The Catedral Metropolitana, as the name suggests, is Buenos Aires’ main house of worship. It was completed in 1827 and stands on the site of the city’s first church in the Plaza de Mayo. As it is the final resting place of General Jose de San Martin, Argentina’s greatest hero, the Catedral is one the city’s most important landmarks. Outside, on the steps, an eternal flame burns in his memory.
Architecturally, the Catedral is quite different from the spired, domed, turreted and belfried churches of its time, having instead an austere, columned, triangular facade, which resembles, both in its form and scale, the temples of ancient Rome and Greece. It exudes, too, the same air of power and might. The only decorative features on the Catedral’s exterior are the bas reliefs depicting the stories of Jacob and Joseph, which strike a bold contrast on the building’s plain, perhaps somewhat grim, face.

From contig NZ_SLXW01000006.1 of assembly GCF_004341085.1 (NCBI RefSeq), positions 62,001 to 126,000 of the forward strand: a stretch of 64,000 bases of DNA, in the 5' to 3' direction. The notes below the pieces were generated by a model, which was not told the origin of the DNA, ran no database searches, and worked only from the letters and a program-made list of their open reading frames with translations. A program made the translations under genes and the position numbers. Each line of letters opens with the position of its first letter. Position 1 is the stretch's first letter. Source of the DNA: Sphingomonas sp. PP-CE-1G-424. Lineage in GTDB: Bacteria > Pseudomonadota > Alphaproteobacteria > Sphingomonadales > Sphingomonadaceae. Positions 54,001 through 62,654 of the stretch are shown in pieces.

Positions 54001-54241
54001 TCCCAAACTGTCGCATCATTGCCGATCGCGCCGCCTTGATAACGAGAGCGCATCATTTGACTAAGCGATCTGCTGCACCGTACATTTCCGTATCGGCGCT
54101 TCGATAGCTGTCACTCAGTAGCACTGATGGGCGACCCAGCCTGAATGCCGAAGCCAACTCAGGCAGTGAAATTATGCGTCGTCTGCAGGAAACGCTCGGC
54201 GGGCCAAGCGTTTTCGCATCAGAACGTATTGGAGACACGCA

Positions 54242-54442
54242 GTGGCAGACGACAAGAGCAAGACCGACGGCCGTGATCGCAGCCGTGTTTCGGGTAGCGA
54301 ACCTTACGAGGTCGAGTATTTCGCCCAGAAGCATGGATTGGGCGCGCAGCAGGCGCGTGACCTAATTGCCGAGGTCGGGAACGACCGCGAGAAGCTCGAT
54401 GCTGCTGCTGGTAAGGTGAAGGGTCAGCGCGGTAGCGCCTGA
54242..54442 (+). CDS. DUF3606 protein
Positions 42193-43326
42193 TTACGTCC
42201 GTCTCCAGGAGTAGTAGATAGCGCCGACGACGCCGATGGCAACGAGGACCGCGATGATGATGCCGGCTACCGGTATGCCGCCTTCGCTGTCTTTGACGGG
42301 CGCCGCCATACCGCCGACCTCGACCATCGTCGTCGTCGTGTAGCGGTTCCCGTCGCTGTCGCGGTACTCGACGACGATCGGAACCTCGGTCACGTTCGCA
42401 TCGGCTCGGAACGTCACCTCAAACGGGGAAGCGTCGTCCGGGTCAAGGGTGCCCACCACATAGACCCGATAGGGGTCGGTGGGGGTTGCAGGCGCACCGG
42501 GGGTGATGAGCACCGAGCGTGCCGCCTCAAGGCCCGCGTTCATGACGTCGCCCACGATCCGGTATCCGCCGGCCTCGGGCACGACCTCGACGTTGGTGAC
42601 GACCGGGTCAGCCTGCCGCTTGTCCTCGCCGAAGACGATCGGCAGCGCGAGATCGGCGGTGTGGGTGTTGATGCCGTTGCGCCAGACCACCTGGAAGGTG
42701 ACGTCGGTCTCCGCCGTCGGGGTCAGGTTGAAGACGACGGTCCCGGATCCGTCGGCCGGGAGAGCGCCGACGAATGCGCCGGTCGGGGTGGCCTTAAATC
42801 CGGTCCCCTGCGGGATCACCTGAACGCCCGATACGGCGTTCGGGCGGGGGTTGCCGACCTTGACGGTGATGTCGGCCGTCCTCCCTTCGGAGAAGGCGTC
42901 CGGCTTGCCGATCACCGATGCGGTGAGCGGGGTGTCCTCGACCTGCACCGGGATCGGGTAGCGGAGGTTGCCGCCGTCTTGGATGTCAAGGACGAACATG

On the other hand, inside the Catedral, nothing is spared; murals and paintings crowd every surface, every ledge and every edge is picked out in extravagant baroque detail. Even the statues are trussed up in heavy robes. Yet, all this pales into insignificance beside the dazzling gold rococo altar which is, of course the centrepiece of the place.
Stepping out of this lavish, incense-scented place of soft, gold light, cool shadows and celestial scenes, looking out over the parched lawns of the Plaza de Mayo, where the banners of the Veteranos de Guerra, stir sluggishly in desultory puff of wind, I meet Priscilla, just five days old, in the arms of her mother, who has her hand out for a few pesos. I want to run back inside and break a large chunk off that gilded altar and give it to her, with the blessing of the Pope, but I don’t. Perhaps it’s because I too am a child of this church and am bound by its ways, or perhaps it’s that I know that it’s merely fools’ gold. I open my purse and empty my pesos into her upturned palm. I take a photo of Priscilla. This is it.